Are you interested in farming, ranching or another agricultural field? Would you find it fulfilling to manage your own farm, raise livestock, grow crops or manage an agricultural business?
While it's true that a major in agricultural economics and business will include classes related to agricultural science, there is a lot more to it than that. Many students will aspire to go into their own business, and classes will include business management, economics, human resource management, finance, planning, marketing, retail and much more.
Concentrations in this major include such fields as Agribusiness, Agricultural Economics, Farm and Ranch Management, Farm Supplies Retail & Wholesaling and Agricultural Business Technology among others. Make sure your concentration of interest is available at the college you choose.
Many people are attracted to this field because they have a passion for farming, producing food from the land and working outdoors. Depending on your role in the organization, this field may require strenuous physical labor and may not follow a traditional schedule of a 40-hour work week. Many people in this field are self-employed. Some are hired as managers for larger companies. Not only does this field require extensive knowledge of farming, whether crops or livestock, it also requires strong business skills. Farmers and Agricultural managers will often have a hand in multiple areas, including managing payroll and taxes, hiring employees, determining sales opportunities, marketing their product and planning the future of the business.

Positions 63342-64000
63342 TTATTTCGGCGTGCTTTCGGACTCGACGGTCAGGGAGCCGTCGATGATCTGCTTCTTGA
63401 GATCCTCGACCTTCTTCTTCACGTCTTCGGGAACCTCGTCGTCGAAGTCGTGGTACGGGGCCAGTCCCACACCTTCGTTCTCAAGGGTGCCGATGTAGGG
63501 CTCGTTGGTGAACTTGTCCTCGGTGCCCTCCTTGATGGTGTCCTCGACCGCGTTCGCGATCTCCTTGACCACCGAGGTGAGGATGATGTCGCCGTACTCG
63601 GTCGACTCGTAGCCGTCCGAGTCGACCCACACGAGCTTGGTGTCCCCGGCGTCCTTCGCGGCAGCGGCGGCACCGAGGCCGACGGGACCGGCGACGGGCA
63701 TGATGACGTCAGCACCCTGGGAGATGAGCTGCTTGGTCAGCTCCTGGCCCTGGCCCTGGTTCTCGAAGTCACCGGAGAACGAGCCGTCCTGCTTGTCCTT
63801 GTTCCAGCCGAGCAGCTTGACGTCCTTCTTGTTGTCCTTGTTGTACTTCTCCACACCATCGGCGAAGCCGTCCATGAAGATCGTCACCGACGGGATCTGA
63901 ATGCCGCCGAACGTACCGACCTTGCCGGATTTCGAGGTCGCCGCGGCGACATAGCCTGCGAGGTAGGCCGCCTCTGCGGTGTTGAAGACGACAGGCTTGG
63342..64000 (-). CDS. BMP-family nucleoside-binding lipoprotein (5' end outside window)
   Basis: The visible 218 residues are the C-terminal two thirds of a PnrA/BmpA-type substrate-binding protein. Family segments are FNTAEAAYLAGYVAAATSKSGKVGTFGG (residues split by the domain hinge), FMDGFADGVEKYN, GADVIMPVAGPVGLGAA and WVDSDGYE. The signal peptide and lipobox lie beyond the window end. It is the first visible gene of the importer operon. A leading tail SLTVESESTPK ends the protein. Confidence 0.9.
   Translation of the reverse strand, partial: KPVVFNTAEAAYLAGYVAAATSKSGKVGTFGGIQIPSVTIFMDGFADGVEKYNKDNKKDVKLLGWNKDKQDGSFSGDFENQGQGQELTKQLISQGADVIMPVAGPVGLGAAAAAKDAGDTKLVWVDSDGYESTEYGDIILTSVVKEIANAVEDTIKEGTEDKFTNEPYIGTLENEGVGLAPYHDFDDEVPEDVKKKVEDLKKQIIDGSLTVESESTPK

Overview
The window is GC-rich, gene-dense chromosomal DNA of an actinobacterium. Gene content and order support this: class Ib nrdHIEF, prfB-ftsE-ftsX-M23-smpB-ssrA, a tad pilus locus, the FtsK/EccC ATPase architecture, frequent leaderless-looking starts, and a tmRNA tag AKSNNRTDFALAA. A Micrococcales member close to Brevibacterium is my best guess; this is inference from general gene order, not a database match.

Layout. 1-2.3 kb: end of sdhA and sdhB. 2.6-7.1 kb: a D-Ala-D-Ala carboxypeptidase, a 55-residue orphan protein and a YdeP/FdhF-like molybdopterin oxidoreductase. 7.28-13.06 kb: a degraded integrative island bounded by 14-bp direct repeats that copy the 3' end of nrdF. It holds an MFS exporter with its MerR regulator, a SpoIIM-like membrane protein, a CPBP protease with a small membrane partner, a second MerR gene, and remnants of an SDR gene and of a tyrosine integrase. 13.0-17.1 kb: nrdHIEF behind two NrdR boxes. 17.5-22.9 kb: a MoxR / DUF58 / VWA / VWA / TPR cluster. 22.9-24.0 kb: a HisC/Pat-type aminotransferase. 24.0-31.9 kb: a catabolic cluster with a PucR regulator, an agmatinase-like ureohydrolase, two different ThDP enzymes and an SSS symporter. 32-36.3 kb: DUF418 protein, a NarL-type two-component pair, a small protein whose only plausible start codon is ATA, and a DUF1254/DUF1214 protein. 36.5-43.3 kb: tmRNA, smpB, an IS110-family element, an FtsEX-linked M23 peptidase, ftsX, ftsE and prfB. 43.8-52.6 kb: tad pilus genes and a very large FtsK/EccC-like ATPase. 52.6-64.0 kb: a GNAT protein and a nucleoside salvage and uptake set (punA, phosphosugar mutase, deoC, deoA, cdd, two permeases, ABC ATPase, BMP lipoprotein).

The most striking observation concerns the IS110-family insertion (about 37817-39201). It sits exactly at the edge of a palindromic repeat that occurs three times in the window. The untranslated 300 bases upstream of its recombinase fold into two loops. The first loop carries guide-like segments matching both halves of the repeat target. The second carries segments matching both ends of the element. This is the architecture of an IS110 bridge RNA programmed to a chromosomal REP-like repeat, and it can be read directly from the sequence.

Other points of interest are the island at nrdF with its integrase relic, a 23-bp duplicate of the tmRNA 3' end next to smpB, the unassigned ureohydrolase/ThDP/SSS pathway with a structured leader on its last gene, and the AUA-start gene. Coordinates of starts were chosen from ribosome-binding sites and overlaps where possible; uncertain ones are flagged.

This field will require a strong science background, business training and good communication skills. This is a varied and exciting job for those with a driving interest in the growing, producing, selling and marketing of food.
Work experience is an important aspect to finding a job in this field. Students who are interested in pursuing this major should find opportunities to get first-hand experience through a summer job, internship, Co-op or work abroad program.
A degree in agricultural economics and business provides students with a broad set of skills. Students would be well poised to run their own farm or business, or work as a manager in an agricultural field. Students will also have the ability to specialize in areas of particular interest to them.
Graduates with a degree in Agricultural Business average $39,547 as a starting salary with a mid-career salary of $74,010.
Here is a small sample of the careers that a degree in Agricultural Economics & Business might open up.